Moral nudges and financial advice

Last registered on December 14, 2020

Pre-Trial

Trial Information

General Information

Title
Moral nudges and financial advice
RCT ID
AEARCTR-0004533
Initial registration date
August 11, 2019

Initial registration date is when the trial was registered.

It corresponds to when the registration was submitted to the Registry to be reviewed for publication.

First published
August 14, 2019, 5:11 PM EDT

First published corresponds to when the trial was first made public on the Registry after being reviewed.

Last updated
December 14, 2020, 4:47 AM EST

Last updated is the most recent time when changes to the trial's registration were published.

Locations

Region

Primary Investigator

Affiliation
Radboud University

Other Primary Investigator(s)

PI Affiliation
University Innsbruck

Additional Trial Information

Status
Completed
Start date
2019-08-12
End date
2020-07-31
Secondary IDs
Abstract
We investigate whether moral nudges influence behavior of bank employees in financial credence goods situations. Usually, bank customers seek financial advice because they do not have sufficient information about complex financial products. This asymmetric information makes the market for financial advice a credence good market (Darby and Karni, 1973) – i.e., even after consumption customers cannot judge whether the “treatment” of the service was appropriate or not. Although there is vast literature focusing on asymmetric information and especially its relevance for advisers’ incentives, there is only little research on how the credence goods properties affect financial advisers’ behavior. Therefore, in this study, we analyze whether and how nudging employees with questions about the moral dimension of financial advice and/or ethical reminders influence their ethical behavior in their financial advice to clients.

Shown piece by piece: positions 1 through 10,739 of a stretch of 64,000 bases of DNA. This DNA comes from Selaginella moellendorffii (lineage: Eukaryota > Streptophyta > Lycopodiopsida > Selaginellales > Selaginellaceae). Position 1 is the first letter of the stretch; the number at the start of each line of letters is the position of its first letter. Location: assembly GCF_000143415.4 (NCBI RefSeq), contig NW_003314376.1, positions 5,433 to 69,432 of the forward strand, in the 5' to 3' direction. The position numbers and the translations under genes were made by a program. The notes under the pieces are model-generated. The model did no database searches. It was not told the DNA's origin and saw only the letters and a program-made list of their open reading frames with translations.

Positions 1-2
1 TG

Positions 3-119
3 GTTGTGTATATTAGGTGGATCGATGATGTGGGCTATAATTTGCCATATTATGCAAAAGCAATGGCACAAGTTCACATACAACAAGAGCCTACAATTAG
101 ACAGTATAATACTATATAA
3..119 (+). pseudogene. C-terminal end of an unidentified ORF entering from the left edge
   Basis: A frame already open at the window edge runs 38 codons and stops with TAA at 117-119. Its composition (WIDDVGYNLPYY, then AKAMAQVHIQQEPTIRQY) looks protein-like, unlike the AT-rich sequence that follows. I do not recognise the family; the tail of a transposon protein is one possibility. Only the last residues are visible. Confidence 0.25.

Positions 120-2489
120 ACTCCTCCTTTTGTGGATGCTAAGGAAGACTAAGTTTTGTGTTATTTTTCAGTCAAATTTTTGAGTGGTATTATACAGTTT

External Link(s)

Registration Citation

Citation
Kirchler, Michael and Utz Weitzel. 2020. "Moral nudges and financial advice." AEA RCT Registry. December 14. https://doi.org/10.1257/rct.4533
Former Citation
Kirchler, Michael and Utz Weitzel. 2020. "Moral nudges and financial advice." AEA RCT Registry. December 14. https://www.socialscienceregistry.org/trials/4533/history/81638
Sponsors & Partners

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Experimental Details

Interventions

Intervention(s)
In Treatment 1, the banker’s oath is mentioned before asking financial advice on an ethical financial dilemma. In Treatment 2, an ethical reminder that is unrelated to the banker’s oath is mentioned before asking advice for the same ethical dilemma. In the control treatment, neither the banker’s oath nor the ethical reminder is mentioned before asking for financial advice. Depending on budget constraints, it is possible that we repeat the experiment in a different country to test for country specific effects.

To compare the intervention results with expectations from concerned parties, we separately administer a survey to financial professionals, regulators, and to the general population (representing potential customers). In this survey, we describe the interventions applied in the field and then ask the survey respondents (who are not involved in the experiment and also don't know the results) what response they expect from the bank employees in each treatment.